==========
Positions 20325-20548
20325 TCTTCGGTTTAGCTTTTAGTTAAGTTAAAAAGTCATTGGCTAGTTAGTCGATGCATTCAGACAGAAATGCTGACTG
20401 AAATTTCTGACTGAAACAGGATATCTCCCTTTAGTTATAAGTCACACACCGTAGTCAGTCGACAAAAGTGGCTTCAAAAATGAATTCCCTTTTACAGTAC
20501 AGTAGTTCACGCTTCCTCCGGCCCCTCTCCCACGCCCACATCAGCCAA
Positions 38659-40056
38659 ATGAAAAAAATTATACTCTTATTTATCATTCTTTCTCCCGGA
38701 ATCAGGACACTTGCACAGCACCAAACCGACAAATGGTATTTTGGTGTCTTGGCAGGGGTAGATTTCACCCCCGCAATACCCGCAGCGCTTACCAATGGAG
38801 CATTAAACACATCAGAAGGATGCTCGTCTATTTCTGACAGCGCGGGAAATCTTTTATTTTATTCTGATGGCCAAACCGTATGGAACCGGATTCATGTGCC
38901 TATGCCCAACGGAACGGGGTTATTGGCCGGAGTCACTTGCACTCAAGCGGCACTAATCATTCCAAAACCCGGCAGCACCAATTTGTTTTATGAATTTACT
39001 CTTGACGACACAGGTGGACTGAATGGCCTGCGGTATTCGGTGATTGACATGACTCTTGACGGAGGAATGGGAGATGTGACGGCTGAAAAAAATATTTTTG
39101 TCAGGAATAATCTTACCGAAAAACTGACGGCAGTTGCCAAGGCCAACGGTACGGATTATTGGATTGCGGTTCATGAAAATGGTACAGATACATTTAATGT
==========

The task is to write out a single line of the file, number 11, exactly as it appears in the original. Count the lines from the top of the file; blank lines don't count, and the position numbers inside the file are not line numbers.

39101 TCAGGAATAATCTTACCGAAAAACTGACGGCAGTTGCCAAGGCCAACGGTACGGATTATTGGATTGCGGTTCATGAAAATGGTACAGATACATTTAATGT